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Untranslatable Dutch: VOC-Mentaliteit Posted by on Feb 8, 2018 in Culture, Dutch Language, History, Politics

There are certain words that are used in a language and are impossible to translate. You can try, but it will never be a completely accurate translation that catches its meaning. Such as the Zesjescultuur post, the Pottenkijker post or the Komkommertijd post. In the Untranslatable Dutch posts, we will explore Dutch words that cannot be simply translated to English. Enjoy!

Today, we will have a look at VOC-mentaliteit (VOC mentality).

Balkenende’s Term

The VOC logo on a Dutch flag (Image by McKarri at Commons.wikimedia.org under license CC BY SA 3.0)

VOC refers to the Vereenigde Oostindische Compagnie, the first publicly traded company in the world. Founded in 1602, it would help make the Dutch a very wealthy, colonial power, especially through spice trade. This left traces in the Dutch language too, such as peperduur (‘as expensive as pepper’ – very expensive). It also initiated the Gouden Eeuw in the Netherlands, a very prosperous time in the country in a wide variety of sectors.

Apparently, the VOC had a certain mentality that is worth preserving. The term was coined in 2006 by then-prime minister Jan-Peter Balkenende.

It was a reaction to politician Femke Halsema about the economische opleving (economic recovery).

What he says:

“Ik begrijp niet waarom u hier zo negatief en vervelend over doet. (…) Laten we blij zijn met elkaar! Laten wij optimistisch zijn! Laten we zeggen: Nederland kan het weer! Die VOC-mentaliteit, over grenzen heen kijken, dynamiek! Toch?”

(I don’t understand why you are so negative and pesky about this. (…) Let’s be happy with each other! Let’s be optimistic! Let’s say: The Netherlands can do it again! That VOC mentality, looking beyond borders, dynamic! Wouldn’t you say?)

What he meant is that the VOC was a company that had handelsgeest (a trader’s spirit), daadkracht (decisiveness) and durf (dare). It was criticized by many, because the VOC is also associated with rooftochten (raids), kolonisatie (colonialism) and slavernij (slavery). That is not the kind of mentality you want, of course!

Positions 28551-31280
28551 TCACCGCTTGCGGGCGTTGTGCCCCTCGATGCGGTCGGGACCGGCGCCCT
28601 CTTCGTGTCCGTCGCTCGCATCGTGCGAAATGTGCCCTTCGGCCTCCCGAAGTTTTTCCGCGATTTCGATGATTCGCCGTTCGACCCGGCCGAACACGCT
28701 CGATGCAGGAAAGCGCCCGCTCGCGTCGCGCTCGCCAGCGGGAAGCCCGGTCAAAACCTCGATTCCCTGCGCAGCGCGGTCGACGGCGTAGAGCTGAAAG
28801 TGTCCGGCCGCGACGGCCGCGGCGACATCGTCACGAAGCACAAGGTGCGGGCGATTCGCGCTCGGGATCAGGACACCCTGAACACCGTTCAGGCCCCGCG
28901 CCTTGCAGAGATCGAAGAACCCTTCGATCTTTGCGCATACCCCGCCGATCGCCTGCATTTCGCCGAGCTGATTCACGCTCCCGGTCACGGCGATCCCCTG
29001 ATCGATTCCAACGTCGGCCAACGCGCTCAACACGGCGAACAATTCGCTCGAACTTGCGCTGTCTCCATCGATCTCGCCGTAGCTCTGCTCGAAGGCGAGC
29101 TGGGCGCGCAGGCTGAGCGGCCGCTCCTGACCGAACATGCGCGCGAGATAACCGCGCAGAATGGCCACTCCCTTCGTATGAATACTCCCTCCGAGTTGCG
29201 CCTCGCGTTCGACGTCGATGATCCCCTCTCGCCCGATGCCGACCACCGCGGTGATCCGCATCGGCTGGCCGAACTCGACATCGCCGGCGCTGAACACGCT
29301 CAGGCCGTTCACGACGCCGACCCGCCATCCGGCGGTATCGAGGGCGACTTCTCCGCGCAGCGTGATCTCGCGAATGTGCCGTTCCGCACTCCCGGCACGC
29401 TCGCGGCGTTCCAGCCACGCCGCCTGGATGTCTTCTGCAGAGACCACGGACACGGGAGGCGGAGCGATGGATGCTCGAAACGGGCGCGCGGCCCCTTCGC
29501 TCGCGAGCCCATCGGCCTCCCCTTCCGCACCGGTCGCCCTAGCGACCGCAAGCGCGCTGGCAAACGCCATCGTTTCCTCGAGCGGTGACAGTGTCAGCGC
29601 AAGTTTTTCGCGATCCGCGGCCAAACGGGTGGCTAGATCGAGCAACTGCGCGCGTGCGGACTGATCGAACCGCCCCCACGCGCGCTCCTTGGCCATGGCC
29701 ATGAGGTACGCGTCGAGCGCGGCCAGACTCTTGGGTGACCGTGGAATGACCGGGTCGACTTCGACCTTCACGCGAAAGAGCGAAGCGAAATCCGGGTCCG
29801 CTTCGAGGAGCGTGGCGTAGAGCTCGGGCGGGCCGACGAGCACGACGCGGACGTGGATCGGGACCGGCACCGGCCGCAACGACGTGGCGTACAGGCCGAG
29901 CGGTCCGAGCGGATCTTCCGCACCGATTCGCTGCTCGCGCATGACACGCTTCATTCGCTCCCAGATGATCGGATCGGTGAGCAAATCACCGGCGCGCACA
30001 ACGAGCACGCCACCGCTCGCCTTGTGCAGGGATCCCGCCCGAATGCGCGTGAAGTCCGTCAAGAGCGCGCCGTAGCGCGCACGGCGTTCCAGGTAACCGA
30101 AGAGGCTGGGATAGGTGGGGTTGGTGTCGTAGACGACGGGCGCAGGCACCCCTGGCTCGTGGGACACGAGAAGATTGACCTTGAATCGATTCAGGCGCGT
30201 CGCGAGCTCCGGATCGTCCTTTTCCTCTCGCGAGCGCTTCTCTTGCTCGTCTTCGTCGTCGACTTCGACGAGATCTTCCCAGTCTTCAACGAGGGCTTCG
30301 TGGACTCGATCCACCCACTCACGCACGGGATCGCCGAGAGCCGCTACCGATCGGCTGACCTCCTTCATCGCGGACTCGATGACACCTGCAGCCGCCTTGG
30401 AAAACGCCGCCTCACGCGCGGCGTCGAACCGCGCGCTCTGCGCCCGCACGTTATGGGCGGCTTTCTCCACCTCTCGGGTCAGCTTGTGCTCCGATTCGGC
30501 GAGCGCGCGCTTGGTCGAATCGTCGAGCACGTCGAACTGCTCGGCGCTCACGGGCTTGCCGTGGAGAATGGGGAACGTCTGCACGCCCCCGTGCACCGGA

Others defended the PM, since the efforts to put a small country like the Netherlands on the world map were quite impressive, and the Netherlands would not be the country it is today without that entrepreneurial spirit – even with all the negative connotations.

Rutte likes it too

Mark Rutte on his first day as Prime Minister in 2010 (Image by Rijksvoorlichtingsdienst at Commons.wikimedia.org under license CC BY 2.0)

Back in 2015, the opvolger (successor) of Balkenende said a similar thing: He wanted the sfeer van de Gouden Eeuw (atmosphere of the Golden Age) back. Mark Rutte, still Premier (PM) today, got quite a lot of backlash for this as well.

In the end, both Rutte and Balkenende mean the will to take risico’s (risks), the handelsgeest (trade spirit) of the time. That is in the Dutch DNA, they say, and that should be harbored.

Television Show

Hans Goedkoop, a Dutch historicus (historian) and filmmaker (film maker), got the idea for the televisieserie (television show) De Gouden Eeuw (The Golden Age) from Balkenende. To find out what this VOC-mentaliteit means, he dug deep to explain the entire Gouden Eeuw!

The entire show is available on YouTube, or on the website. Above a link to the first aflevering (episode)!

What do you think about the VOC-mentaliteit? Does it sound like a positive or rather negative term to you? Let me know in the comments below!

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About the Author:Sten

Hi! I am Sten, and I am half Dutch and half German. I was on exchange in the United States, and I really enjoyed that year! So in that sense, I kind of have three nationalities... I love all of them!


  1. Joseph T. Madawela:

    I THINK that it is a laudable spirit have.

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